Associative thinking is a strange creature, trusting the non-justifiable conclusions and straws we grasp allows our works to breathe in new and innovative ways. My line for having gone to far is opening a bakery whose principal ingredient is engine oil. [ https://xkcd.com/452/ ]
I met a guy who had a stroke and as a result of it he loosed a lot of his brain capacity.
He was learning spanish, learning about computers, learning french, writing a book, doing kayak, running, hiking... everyday.
He told me... every second of kayak I do; I'm kayaking running away from death.
He was conscious on how this helped his brain, to gain plasticity and allow other parts of his brain to supply for the loosed capabilities.
One of my favorite poems is Invictus by William Earnest Henley, so I tried reading a lot more of his poems, but they all seemed like a chore.
Can't stand musicals either.
I think for people with good rational abilities it's tempting to think that we can logic our way through all of our internal (meaning, emotion, relationships) problems the way we can with external (business, financial, engineering) problems. It doesn't work, and the tools provided by both the humanities and spiritual traditions do work, marvelously.
 When approached pragmatically, rather than dogmatically. Dogmatically religious people seem to suffer from as much or more angst than anyone.
I've taken to writing a lot of poetry lately as a way to process my feelings and it has been very helpful.
I actually recently read the book How Music Works by David Byrne and I enjoyed reading his account of one of his creative processes. He said that he often begins by coming up with a vocalization, grunts or hums or breaths, that fits into a certain rhythmic pattern, even though it has no linguistic meaning at that point.
He'll work to sharpen it, refine it, all without even trying to add words. Then, after getting that basic guttural rhythm down, he will begin to search for words that fit into it.
This kind of syllabic constraint also reminded me of Oulipo, of which I've been a long-time admirer.
Anyway, I started doing the same thing, and what I've been amazed with is the way the syllabic constraints cause you to sculpt and shape words and sentences that you sort of didn't even consciously realize were inside yourself.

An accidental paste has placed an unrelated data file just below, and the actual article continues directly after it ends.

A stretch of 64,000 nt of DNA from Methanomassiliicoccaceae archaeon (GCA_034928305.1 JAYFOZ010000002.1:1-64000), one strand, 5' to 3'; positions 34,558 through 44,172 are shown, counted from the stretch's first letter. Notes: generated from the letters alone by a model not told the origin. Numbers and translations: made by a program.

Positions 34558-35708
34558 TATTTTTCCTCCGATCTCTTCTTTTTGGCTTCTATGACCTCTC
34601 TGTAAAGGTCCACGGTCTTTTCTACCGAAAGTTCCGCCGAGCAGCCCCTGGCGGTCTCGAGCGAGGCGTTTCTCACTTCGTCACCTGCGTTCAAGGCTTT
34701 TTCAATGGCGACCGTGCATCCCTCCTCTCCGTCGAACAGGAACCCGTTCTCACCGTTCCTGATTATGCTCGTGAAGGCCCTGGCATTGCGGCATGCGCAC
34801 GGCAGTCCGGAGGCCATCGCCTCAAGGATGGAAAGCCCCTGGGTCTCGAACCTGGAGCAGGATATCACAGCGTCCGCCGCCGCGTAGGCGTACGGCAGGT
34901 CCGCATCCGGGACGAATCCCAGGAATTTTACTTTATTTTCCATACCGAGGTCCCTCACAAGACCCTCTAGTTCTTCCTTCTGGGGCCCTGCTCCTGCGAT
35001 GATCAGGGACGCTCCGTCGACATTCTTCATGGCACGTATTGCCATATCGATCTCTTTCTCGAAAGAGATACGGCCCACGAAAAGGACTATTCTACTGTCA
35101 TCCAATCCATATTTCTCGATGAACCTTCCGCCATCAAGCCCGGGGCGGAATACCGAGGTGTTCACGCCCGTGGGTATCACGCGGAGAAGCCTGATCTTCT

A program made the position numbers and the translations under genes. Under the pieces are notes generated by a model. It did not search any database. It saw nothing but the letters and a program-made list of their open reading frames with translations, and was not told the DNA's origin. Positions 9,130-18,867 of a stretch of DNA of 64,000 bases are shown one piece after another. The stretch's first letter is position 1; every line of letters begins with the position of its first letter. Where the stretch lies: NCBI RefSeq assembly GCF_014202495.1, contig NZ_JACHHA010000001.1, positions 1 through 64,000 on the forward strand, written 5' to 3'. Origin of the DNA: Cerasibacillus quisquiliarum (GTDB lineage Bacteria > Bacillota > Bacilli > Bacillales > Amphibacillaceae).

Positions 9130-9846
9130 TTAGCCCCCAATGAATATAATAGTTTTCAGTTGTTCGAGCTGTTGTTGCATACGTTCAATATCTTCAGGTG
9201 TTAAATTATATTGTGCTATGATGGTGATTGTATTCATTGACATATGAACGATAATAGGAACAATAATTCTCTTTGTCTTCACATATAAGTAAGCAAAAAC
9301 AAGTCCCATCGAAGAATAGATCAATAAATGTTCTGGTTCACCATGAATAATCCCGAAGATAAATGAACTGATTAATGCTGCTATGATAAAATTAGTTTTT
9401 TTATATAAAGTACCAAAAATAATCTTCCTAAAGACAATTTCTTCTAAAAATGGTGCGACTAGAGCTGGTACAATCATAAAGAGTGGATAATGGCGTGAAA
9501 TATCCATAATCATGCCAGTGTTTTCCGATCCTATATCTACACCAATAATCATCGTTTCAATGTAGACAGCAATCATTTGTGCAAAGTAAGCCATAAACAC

Just a quick example, I came up with the idea to have stanzas with a syllable structure (for each line) of 3, 3, 4, 4, 3, 3, 8. I was actually sitting in my computer chair moving my shoulders to the 3-3-4-4 part and even drew a sort of bastardized Morse code thing on a post-it note to make sure I didn't forget it. I also felt like I wanted a longer line at the end of the stanza, because I couldn't see how continuing the 3-3-4-4 pattern could reach anything that verbally felt "conclusive" -- if that makes any sense (it probably doesn't).
At any rate, here  is the poem I came up with out of that experiment (warning: I'm not a poet, and this is totally amateur, but it was still enjoyable to write):
In my hand
made of sand
mass and weight
and the broken fragments of slate.
Now tell me why do I ache for
that which I don't know?
In my mind
fruit and rind
fall away from
trees on fire.
time by land
by the darkened lines of my hand.
one who I don't know?
But do I really ache for
What do I really ache for
can my kind ever know?
Is it the chance to know her
or the chance to know me?
 < http://suitdummy.blogspot.com/2016/07/ache4.html >
Many of the phrases from the poem were not ideas that I rationally or consciously accessed. The two stanzas are about the way that I feel this sort of electric reverberation of loss over some relationship experiences, and that it sometimes feels like a devastated landscape inside of myself. But I think if I had sat down to write that directly, instead of letting it just kind of fall into the framework of the syllable constraints, I would have sounded more like the emo kids from South Park (err, maybe I do anyway).